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Title: A Reanalysis of Public Galactic Bulge Gravitational Microlensing Events from OGLE-III and -IV
Abstract Modern surveys of gravitational microlensing events have progressed to detecting thousands per year, and surveys are capable of probing Galactic structure, stellar evolution, lens populations, black hole physics, and the nature of dark matter. One of the key avenues for doing this is the microlensing Einstein radius crossing time ( t E ) distribution. However, systematics in individual light curves as well as oversimplistic modeling can lead to biased results. To address this, we developed a model to simultaneously handle the microlensing parallax due to Earth's motion, systematic instrumental effects, and unlensed stellar variability with a Gaussian process model. We used light curves for nearly 10,000 OGLE-III and -IV Milky Way bulge microlensing events and fit each with our model. We also developed a forward model approach to infer the t E distribution by forward modeling from the data rather than using point estimates from individual events. We find that modeling the variability in the baseline removes a source of significant bias in individual events, and the previous analyses overestimated the number of t E > 100 day events due to their oversimplistic model ignoring parallax effects. We use our fits to identify the hundreds filling a regime in more » the microlensing parameter space that are 50% pure of black holes. Finally, we have released the largest-ever catalog of Markov Chain Monte Carlo parameter estimates for microlensing events. « less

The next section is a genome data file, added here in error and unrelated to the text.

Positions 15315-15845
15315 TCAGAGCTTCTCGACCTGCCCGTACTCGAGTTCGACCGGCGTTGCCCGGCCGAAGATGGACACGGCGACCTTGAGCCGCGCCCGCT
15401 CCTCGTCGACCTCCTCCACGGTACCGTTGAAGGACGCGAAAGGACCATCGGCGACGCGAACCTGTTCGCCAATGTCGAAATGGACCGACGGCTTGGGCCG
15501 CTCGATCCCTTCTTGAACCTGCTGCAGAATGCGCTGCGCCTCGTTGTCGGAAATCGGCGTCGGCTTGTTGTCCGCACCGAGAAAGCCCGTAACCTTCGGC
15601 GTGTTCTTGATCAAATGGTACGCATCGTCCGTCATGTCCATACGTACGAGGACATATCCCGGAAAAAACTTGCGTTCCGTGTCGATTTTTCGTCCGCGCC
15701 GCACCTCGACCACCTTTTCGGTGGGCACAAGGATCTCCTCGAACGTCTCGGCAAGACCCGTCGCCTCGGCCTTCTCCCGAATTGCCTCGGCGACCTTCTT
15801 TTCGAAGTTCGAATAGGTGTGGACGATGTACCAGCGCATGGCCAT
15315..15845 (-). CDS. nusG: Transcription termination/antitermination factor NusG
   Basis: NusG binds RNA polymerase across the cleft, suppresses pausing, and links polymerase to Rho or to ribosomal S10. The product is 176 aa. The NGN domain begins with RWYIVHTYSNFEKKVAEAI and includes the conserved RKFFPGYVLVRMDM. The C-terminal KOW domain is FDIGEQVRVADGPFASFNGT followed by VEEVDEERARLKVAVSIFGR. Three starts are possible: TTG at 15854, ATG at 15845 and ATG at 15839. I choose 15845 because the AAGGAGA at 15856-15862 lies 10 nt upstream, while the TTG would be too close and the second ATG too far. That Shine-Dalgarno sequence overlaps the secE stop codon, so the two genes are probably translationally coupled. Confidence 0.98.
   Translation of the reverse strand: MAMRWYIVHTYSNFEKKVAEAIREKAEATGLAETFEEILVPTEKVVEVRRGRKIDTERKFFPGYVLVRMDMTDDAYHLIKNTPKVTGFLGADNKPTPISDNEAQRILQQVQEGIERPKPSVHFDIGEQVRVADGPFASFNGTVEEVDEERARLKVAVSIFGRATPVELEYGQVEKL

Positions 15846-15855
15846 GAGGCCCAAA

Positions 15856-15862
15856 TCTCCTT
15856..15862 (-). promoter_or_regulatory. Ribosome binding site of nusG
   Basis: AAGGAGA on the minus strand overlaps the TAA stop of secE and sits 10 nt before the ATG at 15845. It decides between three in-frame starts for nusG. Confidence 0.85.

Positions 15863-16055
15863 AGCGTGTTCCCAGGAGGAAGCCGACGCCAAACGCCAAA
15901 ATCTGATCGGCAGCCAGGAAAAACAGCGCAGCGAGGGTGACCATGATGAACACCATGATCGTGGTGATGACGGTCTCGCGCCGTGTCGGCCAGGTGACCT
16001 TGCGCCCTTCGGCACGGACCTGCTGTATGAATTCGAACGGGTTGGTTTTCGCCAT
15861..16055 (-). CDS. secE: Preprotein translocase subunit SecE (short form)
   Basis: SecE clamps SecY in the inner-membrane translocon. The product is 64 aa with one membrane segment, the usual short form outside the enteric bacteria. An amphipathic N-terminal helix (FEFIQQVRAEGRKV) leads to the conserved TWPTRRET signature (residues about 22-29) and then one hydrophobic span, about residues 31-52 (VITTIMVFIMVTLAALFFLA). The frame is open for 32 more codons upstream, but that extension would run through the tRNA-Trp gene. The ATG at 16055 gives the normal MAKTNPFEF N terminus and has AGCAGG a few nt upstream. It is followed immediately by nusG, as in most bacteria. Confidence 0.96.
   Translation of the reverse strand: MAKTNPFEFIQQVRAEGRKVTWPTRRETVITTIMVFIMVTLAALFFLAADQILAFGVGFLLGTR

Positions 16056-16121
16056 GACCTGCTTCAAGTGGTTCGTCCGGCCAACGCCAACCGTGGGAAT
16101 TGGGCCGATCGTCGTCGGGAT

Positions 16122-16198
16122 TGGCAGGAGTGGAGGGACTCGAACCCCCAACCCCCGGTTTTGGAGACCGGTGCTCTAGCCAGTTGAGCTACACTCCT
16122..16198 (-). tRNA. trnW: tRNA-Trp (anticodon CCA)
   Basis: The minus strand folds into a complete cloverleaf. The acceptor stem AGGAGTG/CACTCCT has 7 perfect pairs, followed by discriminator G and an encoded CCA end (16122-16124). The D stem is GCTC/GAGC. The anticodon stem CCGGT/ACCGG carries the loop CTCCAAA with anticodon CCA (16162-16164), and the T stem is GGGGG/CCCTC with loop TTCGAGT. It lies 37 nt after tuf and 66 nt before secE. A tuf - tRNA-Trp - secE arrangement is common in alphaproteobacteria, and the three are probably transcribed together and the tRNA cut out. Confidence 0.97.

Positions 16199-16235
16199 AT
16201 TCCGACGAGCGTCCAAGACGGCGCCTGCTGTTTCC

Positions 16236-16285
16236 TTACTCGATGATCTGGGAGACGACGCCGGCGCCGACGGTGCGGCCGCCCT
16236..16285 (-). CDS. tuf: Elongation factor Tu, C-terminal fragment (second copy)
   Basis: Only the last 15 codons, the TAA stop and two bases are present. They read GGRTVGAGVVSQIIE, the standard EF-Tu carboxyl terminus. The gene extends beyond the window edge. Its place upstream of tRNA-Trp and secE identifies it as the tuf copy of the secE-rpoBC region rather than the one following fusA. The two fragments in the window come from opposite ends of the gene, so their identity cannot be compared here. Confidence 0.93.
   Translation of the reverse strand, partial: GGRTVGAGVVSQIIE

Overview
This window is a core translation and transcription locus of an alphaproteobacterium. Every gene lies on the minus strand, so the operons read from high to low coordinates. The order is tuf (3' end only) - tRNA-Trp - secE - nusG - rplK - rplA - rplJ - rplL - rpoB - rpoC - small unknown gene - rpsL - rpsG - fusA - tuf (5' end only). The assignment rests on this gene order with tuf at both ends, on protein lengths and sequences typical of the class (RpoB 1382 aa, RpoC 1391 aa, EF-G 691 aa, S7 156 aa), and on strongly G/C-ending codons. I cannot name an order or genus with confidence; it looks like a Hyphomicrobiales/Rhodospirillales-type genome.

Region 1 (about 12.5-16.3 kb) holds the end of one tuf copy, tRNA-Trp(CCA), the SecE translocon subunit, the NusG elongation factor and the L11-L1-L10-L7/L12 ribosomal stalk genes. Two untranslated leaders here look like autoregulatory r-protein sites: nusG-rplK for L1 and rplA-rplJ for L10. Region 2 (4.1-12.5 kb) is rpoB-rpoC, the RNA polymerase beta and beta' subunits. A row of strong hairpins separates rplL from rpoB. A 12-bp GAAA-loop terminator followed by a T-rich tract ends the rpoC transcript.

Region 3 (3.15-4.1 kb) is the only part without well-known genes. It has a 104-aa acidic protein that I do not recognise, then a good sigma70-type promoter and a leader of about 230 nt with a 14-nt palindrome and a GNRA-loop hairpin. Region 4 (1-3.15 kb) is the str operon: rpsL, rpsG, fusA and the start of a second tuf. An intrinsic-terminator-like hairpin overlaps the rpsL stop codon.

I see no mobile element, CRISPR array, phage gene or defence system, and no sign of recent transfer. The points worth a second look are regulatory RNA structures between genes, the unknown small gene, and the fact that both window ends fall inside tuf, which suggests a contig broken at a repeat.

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National Science Foundation
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